Factor 001 has a lightweight and highly rigid carbon fibre monocoque structure. Its unique twin-vein architecture can be adjusted to within a millimetre to suit the rider's measurements and typical riding position. In keeping with the frame's robust design, the bike's eight-spoke carbon composite wheels are capable of reliably negotiating tough road conditions. The bike also features the world class Shimano Di2 electronic gear shift, and customers can opt for carbon ceramic disc brakes.

"Our twin-vein design provides substantially improved lateral stiffness and therefore more of the power generated by the rider is transmitted into forward motion," explains Bailey. "A conventional frame, even one made of carbon composite, flexes when the rider applies force to the pedals, which absorbs energy and reduces acceleration. Our twin-vein frame almost completely eliminates this problem, delivering an exceptionally responsive ride."

Packed with BERU f1systems' patented technology, the bike's frame contains highly sophisticated load sensors, wiring, batteries, control cables and lines for its hydraulic braking system, all of which are fully integrated into the composite during construction to give unparalleled efficiency with a clean, uncluttered appearance.

Physical structure aside, the multi-channel electronics package available with the bike has unique ergonometric data collection, logging and analysis capabilities. It can simultaneously correlate biometric data from the ride, physical force data from the bike and environmental data to offer a level of analysis previously only available under laboratory conditions. Riders can record everything from skin temperature and respiration rate to atmospheric pressure and humidity and individual leg power output. The individual channels of data can be displayed on the LCD touch screen, all of which are logged and can be downloaded for post-ride analysis. The rider can configure each screen to display his/her preferred parameters, and the system allows the rider to easily switch between screens whilst riding.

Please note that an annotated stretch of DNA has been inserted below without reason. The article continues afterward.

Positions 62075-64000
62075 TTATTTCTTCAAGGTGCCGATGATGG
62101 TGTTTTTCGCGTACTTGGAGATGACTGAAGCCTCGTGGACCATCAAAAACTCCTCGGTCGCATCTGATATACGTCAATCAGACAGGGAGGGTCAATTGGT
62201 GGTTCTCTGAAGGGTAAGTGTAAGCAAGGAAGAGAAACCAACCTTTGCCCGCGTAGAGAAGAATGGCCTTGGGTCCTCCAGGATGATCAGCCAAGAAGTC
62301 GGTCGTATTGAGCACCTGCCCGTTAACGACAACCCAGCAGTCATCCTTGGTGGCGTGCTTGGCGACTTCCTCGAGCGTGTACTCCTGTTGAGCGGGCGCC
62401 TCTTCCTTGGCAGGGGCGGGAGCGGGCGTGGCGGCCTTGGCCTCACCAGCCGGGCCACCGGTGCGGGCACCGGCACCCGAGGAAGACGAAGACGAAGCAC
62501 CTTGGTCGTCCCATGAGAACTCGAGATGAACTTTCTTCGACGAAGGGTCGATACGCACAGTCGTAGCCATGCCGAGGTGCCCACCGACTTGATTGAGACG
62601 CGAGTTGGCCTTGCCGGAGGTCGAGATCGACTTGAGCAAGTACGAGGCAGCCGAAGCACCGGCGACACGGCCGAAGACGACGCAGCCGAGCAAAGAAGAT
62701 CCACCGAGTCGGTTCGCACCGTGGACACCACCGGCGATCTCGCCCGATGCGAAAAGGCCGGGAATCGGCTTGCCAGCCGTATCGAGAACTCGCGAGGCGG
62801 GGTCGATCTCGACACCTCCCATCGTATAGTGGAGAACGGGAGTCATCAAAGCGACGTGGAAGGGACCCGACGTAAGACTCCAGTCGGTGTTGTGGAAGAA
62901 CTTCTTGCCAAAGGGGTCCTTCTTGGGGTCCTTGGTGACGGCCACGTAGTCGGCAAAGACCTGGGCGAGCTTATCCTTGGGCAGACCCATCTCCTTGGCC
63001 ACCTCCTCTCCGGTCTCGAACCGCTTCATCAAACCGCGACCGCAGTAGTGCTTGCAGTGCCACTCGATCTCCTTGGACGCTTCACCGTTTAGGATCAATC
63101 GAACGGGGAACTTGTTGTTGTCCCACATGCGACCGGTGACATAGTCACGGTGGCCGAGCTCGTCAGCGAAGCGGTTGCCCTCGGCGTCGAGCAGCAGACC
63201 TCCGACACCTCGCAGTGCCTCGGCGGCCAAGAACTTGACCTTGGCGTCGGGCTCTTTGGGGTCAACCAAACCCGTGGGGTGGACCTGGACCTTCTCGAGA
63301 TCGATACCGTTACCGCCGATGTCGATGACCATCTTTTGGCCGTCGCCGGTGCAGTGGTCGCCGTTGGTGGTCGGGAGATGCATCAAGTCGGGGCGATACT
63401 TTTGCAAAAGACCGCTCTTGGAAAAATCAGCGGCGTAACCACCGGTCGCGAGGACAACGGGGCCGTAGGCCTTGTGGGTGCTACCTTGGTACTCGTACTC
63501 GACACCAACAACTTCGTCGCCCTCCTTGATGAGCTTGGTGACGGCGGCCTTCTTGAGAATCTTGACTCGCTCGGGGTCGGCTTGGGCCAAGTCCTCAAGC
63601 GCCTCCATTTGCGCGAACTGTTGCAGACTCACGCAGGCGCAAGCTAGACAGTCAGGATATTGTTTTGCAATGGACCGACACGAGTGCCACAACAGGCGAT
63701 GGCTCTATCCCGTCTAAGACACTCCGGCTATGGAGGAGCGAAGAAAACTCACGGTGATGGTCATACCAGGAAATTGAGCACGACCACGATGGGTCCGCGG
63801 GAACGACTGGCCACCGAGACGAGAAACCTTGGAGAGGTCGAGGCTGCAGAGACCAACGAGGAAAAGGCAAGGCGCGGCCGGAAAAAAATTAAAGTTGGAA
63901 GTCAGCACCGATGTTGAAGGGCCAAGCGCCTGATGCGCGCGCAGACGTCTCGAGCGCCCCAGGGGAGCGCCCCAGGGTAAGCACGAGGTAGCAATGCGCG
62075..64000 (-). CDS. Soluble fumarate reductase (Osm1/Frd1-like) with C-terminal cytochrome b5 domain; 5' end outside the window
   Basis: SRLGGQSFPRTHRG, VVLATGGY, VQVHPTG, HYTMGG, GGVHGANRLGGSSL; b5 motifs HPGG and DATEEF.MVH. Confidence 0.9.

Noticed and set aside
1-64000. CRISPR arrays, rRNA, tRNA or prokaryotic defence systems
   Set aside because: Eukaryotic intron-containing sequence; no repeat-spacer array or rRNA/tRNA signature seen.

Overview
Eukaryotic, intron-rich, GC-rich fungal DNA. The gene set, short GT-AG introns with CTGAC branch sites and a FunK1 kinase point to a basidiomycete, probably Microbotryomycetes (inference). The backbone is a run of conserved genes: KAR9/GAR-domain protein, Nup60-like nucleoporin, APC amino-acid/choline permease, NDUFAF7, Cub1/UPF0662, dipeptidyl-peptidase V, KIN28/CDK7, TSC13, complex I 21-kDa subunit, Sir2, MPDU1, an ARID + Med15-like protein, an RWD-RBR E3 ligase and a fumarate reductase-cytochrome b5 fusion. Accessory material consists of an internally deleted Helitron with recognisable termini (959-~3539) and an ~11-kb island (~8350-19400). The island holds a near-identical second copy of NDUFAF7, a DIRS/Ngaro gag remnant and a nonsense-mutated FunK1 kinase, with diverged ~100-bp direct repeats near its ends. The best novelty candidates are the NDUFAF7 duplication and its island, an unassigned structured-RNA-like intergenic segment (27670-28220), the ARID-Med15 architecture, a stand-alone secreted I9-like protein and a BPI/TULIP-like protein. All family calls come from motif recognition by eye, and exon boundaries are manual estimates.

"We have worked in collaboration with sports technology experts at Loughborough University to determine the most efficient means of optimising the bike to suit the rider's individual training needs and riding style, and are now confident that the fine tuning we can offer customers will greatly enhance their training experience," comments Bailey. "Additionally, as the bike is totally customisable, we can also tailor its paintwork and graphics to complement the owner's design preferences."

Just as a Formula One driver's car set-up is optimised to allow him to perform at his best, so customers purchasing a Factor 001 bike will be invited to an in-depth cycle fitting and analysis session to ensure that the bike is an exact fit for his/her physical fitness and training needs. The comprehensive fitting session with sports innovation consultancy Progressive Sports Technologies lasts two to three hours, during which an SICI qualified (www.serottacyclinginstitute.com) bike fitter completes a detailed scientific appraisal of the rider's cycling physiology, technique and alignment.

Areas of focus will include posture, core condition, muscle recruitment, pedal force and cleat position, as well as any injury or pain concerns, taking into account the rider's sporting history and using high technology video analyses. Customers can also undergo a series of in-depth fitness tests to measure their maximal aerobic power output, V02max, sub-maximal cycling economy and maximal anaerobic capacity.

The standard bike is available at a cost of £22,000, while the model with integrated electronics, due to be released in April 2010, costs £27,000. The frame is available in pearlescent white with composite masked decals and customer specific schemes can be quoted for upon request. For further information, visit www.factor001.com